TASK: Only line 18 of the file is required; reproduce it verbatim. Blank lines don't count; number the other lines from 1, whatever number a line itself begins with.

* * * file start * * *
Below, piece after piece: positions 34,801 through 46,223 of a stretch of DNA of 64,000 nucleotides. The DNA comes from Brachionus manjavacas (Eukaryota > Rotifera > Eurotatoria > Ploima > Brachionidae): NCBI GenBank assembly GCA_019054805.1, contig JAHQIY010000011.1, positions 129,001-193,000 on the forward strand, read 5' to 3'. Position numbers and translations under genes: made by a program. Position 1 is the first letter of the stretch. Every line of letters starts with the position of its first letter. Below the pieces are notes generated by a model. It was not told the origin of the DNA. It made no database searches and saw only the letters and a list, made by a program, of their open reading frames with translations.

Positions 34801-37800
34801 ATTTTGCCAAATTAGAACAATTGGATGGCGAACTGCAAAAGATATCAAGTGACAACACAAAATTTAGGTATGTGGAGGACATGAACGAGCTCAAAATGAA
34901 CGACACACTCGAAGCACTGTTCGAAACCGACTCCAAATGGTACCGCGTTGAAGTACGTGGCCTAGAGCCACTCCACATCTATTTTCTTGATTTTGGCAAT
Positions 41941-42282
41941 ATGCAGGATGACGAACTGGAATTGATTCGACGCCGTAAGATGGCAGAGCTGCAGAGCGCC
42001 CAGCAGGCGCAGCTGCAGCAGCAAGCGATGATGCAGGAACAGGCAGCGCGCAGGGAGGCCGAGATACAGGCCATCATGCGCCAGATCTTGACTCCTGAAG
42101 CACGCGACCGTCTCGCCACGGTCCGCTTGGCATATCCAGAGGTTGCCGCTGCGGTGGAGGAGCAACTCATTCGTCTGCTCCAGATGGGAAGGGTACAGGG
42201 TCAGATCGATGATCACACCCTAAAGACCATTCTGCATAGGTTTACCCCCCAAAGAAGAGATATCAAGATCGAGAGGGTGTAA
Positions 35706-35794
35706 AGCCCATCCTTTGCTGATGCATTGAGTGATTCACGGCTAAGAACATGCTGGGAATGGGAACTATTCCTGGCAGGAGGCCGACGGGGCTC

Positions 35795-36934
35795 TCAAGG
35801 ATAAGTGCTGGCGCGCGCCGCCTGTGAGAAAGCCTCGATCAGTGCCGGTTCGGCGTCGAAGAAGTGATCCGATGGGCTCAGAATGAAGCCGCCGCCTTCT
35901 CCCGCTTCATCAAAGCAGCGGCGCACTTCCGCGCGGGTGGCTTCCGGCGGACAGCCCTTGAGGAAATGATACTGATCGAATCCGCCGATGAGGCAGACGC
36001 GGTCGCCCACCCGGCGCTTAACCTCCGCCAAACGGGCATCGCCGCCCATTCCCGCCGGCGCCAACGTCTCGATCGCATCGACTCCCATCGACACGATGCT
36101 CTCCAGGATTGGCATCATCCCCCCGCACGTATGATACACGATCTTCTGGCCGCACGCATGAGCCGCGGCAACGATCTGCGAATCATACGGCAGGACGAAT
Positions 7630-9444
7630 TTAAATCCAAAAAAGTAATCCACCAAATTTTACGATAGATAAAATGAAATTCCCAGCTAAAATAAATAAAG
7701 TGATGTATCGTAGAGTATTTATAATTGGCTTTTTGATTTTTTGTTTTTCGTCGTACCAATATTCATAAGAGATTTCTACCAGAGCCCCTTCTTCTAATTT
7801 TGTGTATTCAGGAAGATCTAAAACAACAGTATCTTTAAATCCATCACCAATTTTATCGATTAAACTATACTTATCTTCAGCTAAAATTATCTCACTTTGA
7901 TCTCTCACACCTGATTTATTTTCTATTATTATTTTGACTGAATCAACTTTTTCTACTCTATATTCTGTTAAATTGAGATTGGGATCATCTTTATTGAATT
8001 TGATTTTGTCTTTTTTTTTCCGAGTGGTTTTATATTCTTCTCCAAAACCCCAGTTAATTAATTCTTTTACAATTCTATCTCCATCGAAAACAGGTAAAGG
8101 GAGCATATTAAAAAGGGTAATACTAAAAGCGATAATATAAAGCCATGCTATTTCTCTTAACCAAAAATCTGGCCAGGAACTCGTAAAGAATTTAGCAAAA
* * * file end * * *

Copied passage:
Positions 7630-9444